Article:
HEMLOCK – There were chickens and pigs and animals of all shapes and sizes, as 4-H youth began showing off their animals at the Hemlock “Little World’s” Fair.

“The 4H program is very important because it gives kids ages 5-19 the opportunity to learn life skills through projects of area interests,” Youth Development Team Leader Mark Wittmeyer said Tuesday, the opening day of the fair in Livingston County.

The Hemlock Fair is the first of four county fairs in the GLOW region scheduled for this summer.

The Genesee County Fair covers two weekends during its July 24 to 31 run, and the Orleans County Fair is July 26 to 31. The Wyoming County Fair returns Aug. 14 to 21 in Pike.

In Hemlock, about 30 kids had brought with them 50 to 60 animals that they have been raising for months. On Saturday, their hard work will pay off when the animals will be sold at auction.

“Lots of life skills, feeding, caring for and making sure the animal is healthy. They also do record keeping to keep up with their profit and loss. It is kind of like a business so there are a lot of skills that they are responsible for,” said Wittmeyer.

One of those kids was 12 year-old Avon resident Jack Devito, who brought six pigs to the fair.

“I like showing my animals and selling them. It is just fun to work with them,” said Jack.

It was fun also for his older brother Reese who was there to give him a hand with the hogs.

“We buy the hog when they are about a month old and we keep them until the fair when we sell them at auction. You get to make your own nutritional plan for the animals and then develop how you want the hog to look,” said Reese.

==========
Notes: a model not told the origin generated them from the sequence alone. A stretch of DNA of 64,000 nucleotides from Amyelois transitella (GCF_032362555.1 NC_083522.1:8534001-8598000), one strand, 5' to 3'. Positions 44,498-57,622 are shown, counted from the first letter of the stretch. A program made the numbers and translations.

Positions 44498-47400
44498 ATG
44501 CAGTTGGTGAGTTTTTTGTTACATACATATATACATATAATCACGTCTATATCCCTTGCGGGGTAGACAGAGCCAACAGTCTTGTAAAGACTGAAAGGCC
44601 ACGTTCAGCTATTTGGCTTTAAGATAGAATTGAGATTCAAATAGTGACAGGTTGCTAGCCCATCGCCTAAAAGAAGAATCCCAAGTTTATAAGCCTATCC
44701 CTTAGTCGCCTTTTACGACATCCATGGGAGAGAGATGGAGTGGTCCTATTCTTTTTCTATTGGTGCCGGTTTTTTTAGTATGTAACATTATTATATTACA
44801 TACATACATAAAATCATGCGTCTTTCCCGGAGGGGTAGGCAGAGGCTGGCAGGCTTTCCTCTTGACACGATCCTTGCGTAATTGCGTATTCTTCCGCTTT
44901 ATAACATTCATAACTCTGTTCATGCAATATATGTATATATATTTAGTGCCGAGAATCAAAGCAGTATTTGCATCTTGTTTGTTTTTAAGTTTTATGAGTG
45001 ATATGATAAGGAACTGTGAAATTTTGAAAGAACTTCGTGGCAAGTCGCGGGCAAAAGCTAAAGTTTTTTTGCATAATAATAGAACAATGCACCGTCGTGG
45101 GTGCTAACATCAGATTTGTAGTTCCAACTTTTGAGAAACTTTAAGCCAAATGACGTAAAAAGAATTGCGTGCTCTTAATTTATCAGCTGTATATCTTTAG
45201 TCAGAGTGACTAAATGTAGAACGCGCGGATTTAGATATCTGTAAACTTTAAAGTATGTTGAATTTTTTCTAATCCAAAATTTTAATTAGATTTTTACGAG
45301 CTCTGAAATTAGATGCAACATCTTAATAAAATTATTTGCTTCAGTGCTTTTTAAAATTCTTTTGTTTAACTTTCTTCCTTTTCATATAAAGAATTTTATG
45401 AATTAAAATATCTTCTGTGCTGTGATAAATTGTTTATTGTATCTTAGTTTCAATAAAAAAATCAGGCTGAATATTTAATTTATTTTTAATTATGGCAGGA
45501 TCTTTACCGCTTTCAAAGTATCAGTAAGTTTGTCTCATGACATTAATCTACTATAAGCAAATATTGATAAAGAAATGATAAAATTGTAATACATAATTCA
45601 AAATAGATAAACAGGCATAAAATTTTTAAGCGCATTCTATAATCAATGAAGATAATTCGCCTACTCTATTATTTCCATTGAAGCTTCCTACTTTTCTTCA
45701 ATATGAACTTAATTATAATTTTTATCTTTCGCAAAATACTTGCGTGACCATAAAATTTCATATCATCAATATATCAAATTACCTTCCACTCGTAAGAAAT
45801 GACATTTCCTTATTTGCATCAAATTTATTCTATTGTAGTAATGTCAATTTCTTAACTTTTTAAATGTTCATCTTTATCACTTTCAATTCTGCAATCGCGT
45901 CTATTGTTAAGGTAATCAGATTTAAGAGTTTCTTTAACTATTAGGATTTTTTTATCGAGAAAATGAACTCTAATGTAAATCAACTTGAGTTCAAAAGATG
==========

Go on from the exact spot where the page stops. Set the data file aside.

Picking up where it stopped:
Cameron Wood, an 11 year old from Nunda, and his brother brought eight chicken to the fair. It is an event that he said he enjoys coming to every year.

“I like seeing everyone that I have not really seen in a while and showing all of the animals,” said Wood.

They are chickens that his family knows well because he has had them since they were just two days old. He said it sometimes can be a lot of work to help care for them.

“You gotta clean them out sometimes because they get really dirty, really fast and then you have to feed them water all of the time because they dump their water,” said Wood.

Kenneth Smith, 15, of Hemlock was also busy cleaning and helping to care for his animals. However, instead of chickens his animals are cows.

“It is enjoyable and it is good for younger kids to get into, to learn about farming and what it is all about,” Kenneth said. “It just lets your mind grow. It takes work but it is all well worth it in the end.”

Johnson Newspapers 7.1